I don’t think proof of the afterlife or the survival of our spirit will ever come at the hands of current science.  The scientific method of inquiry is not suited to studying matters of the soul.  It will by its very nature and a person’s own perceptions, culture and beliefs alter accordingly.

Instead proof, for me, comes in the form of serendipitous connections between events.

One of my last retail jobs kept me working until ten or eleven at night.  My homeward trip took me past the shores of a small lake; a restaurant, a public beach and private homes circled this little piece of water.  It was a peaceful drive because no motorized vessels were allowed and at night the moon and stars reflected in the black water.  I loved to drive past slowly, savoring the gorgeous sight.  Usually I was the only one on the road at that time.

He just appeared one night in the late fall/early winter.  Like Steve the jumper this spirit was soaking wet, shivering and lost.  There was such confusion and pain on his face.  He didn’t appear every night and didn’t catch on right away that I could see him.  He’d just stand in the gravel and peer desperately up and down the street.

The section of road where I saw the young man wasn’t a good area to try and stop my vehicle and it wasn’t a place I wanted to park and walk back through late at night, so my best option was to drive really slow (late, no one on the road, hey it worked) and try to flag him down.  It took a few nights before he picked up on my attention but once he did he was there every time I drove by.

“Please!”  At first that was all I could get from him, then it became “Please help me!”  He didn’t understand why he couldn’t get away from the shoreline.  He didn’t understand why he was just standing there or why I wouldn’t stop and give him a ride home.

“Do you remember the last thing you were doing?”  I asked him.

Images of swimming, laughing and joking with friends that turned to unease, then fear, then panic as he lost them in the dark.  Thrashing, increasing cold, a spreading heaviness and sinking away from a dimly seen surface along with incredible sadness all came through from this spirit standing at the road’s edge.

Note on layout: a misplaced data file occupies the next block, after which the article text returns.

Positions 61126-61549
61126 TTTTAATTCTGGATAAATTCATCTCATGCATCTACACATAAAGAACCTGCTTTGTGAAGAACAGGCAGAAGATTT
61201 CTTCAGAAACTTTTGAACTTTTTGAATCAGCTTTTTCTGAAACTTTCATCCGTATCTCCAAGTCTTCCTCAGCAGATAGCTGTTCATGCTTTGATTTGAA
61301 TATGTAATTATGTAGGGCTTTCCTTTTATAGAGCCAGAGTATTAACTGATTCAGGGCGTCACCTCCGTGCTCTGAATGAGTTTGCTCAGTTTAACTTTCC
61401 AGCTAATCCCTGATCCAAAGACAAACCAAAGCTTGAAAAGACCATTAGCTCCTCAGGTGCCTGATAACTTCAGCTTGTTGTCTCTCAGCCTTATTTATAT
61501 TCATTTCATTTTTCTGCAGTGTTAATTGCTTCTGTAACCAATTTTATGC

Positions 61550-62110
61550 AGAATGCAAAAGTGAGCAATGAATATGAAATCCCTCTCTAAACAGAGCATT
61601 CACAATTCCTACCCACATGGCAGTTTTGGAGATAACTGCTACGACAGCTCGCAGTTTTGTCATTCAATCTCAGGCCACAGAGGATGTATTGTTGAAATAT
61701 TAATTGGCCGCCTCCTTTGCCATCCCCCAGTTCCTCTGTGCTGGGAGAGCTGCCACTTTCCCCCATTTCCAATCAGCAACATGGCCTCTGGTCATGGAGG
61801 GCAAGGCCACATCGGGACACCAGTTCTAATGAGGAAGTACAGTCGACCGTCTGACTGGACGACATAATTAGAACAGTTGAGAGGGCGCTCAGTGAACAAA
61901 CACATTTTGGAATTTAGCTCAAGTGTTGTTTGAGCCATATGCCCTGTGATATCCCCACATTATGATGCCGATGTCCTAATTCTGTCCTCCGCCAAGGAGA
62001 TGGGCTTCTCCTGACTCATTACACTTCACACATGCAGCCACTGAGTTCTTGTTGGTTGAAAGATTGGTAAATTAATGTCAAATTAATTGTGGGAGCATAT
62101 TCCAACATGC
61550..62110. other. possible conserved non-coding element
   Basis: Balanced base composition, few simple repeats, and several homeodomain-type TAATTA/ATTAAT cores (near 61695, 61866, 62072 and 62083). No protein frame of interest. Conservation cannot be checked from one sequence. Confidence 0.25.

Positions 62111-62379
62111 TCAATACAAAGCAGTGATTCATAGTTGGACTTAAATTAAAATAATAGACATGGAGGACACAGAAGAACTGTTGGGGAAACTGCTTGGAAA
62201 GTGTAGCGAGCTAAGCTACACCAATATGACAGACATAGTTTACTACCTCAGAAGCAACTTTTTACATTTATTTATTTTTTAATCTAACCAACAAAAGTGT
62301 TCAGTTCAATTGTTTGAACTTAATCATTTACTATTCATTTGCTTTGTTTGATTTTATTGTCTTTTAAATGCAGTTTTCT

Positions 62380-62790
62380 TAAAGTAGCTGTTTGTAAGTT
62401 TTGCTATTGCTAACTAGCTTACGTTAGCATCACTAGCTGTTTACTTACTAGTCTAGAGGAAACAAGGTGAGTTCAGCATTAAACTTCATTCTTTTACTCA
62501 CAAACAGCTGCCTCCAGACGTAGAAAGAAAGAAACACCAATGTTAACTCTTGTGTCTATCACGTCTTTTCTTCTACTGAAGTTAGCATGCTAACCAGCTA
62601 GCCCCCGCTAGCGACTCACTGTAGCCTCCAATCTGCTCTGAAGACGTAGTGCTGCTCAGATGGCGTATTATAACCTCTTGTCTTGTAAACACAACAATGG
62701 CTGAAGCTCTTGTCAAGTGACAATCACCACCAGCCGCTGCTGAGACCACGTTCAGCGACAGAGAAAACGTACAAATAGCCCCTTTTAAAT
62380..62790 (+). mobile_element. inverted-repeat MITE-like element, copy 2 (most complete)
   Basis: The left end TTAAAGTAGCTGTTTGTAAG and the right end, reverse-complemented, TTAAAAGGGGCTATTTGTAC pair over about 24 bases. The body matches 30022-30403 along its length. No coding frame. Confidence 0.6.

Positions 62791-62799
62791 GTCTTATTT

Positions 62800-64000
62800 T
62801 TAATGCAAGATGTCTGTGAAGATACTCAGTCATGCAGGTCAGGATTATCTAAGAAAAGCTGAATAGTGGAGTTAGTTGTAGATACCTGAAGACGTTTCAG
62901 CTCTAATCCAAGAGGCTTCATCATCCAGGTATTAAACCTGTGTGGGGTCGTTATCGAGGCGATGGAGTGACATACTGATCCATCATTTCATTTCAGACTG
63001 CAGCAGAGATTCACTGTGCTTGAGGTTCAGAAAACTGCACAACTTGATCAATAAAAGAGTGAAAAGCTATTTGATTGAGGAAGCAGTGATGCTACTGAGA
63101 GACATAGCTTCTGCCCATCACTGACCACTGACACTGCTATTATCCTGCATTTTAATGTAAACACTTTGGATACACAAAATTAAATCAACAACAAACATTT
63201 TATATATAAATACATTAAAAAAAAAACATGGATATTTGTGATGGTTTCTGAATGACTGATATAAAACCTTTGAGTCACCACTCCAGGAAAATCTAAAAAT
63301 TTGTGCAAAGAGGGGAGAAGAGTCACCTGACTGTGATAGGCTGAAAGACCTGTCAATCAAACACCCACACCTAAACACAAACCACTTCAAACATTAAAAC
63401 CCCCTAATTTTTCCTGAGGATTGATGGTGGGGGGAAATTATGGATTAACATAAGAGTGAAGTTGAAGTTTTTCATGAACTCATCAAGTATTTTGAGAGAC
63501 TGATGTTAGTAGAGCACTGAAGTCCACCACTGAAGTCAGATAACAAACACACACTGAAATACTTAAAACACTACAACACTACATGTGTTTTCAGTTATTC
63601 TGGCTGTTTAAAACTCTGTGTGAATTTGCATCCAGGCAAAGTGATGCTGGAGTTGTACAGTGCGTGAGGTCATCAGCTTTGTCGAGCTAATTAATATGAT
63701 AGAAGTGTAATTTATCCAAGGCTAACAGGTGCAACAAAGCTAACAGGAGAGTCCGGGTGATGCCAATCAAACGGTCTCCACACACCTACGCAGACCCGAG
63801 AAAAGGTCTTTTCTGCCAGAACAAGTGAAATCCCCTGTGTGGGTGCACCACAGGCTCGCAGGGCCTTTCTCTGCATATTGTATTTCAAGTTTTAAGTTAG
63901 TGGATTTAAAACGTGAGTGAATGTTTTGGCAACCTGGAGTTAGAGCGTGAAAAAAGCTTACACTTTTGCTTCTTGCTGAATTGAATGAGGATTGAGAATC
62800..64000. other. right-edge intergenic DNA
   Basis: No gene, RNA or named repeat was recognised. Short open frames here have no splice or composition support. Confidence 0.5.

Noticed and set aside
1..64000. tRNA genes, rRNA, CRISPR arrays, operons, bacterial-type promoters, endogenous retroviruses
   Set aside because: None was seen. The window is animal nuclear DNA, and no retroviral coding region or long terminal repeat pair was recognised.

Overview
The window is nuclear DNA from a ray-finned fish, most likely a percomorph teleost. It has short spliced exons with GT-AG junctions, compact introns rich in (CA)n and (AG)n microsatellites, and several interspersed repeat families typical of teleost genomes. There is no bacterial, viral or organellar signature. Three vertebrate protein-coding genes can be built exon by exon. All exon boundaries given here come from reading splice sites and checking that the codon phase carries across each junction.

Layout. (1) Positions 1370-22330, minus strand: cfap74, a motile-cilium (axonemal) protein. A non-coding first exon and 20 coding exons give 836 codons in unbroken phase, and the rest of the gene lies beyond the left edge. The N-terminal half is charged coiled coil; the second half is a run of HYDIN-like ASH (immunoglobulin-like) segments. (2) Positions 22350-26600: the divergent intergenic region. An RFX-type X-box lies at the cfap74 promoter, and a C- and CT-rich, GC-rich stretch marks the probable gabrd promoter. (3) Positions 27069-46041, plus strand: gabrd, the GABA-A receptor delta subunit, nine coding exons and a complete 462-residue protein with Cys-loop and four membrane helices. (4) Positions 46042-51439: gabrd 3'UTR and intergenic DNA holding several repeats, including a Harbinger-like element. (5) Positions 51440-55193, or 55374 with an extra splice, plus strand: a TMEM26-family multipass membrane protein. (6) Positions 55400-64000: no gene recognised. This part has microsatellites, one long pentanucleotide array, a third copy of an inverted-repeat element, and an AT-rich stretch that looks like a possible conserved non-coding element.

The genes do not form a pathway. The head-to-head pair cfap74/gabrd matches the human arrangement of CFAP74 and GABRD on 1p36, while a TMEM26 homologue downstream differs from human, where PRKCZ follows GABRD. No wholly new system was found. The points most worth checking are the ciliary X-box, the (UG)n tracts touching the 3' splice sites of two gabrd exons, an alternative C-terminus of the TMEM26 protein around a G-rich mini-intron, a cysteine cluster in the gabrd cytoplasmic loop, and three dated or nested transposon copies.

“I need to go home!  Can you take me home?”  It became his nightly plea.

I didn’t know his name but I did know how to help him get home; I told him he could ‘go into the light.’  Actually, I sent it as a visual image since lengthy explanations as I passed him were difficult.  Most of our communications were through images or emotions, although I tend to write them out as verbal sentences for clarity.

He refused.  This was a surprise because it was one of the first times a spirit had not wanted to cross the Veil.

“No, home, my house!  My family needs me.”  He clearly communicated that he needed to be with his family.  Which confused me, as the months went by, how could his family not know what happened?  It was a small lake, he went swimming with friends and his fate seemed obvious.

So it went, through the long winter.  In the snow, in the rain, in the breathtakingly clear cold he was there at the water’s edge.  Once he understood he was dead and not just weirdly unable to leave the lake his confusion left him but the sadness remained.  He’d glumly lift his hand as I passed; we ‘spoke’ less and less.

Each time I pointed and said, “You can go into the light whenever you want” his refusal was stubborn.

In the spring, his body floated to the surface of the lake and was recovered.  The local news covered it briefly; a young man went swimming last year and never made it out of the lake.  Because of the cold, his body sank and didn’t rise until the warming waters brought it back up.

The next time I saw him, he was glowing and for the first time I saw him smile.  His family had him back and he felt free to cross the Veil at last.

“Thanks for talking to me.”  He was grateful I’d taken the time to acknowledge him in his loneliness and confusion.

His farewell wave was joyful as he disappeared, freed from the bindings holding him to the earth.

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